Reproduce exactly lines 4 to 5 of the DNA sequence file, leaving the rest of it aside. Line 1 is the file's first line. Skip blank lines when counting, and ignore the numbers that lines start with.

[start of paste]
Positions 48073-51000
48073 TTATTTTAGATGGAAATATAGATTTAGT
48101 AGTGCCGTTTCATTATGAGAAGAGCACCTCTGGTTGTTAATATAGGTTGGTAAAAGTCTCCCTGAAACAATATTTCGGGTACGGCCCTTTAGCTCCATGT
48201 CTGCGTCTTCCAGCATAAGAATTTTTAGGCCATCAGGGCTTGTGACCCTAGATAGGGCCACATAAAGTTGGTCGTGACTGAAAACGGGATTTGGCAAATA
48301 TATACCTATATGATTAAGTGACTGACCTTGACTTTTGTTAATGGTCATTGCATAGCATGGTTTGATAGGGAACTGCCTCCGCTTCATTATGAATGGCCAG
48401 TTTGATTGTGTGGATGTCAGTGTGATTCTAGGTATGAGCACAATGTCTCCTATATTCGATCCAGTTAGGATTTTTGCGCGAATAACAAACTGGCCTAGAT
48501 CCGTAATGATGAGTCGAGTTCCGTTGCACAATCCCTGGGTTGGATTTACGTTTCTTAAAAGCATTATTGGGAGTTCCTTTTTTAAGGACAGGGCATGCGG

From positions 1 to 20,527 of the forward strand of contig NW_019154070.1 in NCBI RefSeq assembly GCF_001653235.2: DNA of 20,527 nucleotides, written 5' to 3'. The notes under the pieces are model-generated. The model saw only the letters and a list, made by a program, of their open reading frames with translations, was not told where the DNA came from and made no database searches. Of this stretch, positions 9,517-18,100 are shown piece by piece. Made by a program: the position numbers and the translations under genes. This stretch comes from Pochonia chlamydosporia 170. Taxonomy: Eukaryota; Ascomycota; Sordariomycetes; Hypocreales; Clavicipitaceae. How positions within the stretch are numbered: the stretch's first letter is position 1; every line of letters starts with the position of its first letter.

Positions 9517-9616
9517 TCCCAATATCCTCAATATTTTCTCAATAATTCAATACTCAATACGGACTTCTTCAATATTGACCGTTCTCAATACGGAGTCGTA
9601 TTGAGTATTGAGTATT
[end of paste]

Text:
48201 CTGCGTCTTCCAGCATAAGAATTTTTAGGCCATCAGGGCTTGTGACCCTAGATAGGGCCACATAAAGTTGGTCGTGACTGAAAACGGGATTTGGCAAATA
48301 TATACCTATATGATTAAGTGACTGACCTTGACTTTTGTTAATGGTCATTGCATAGCATGGTTTGATAGGGAACTGCCTCCGCTTCATTATGAATGGCCAG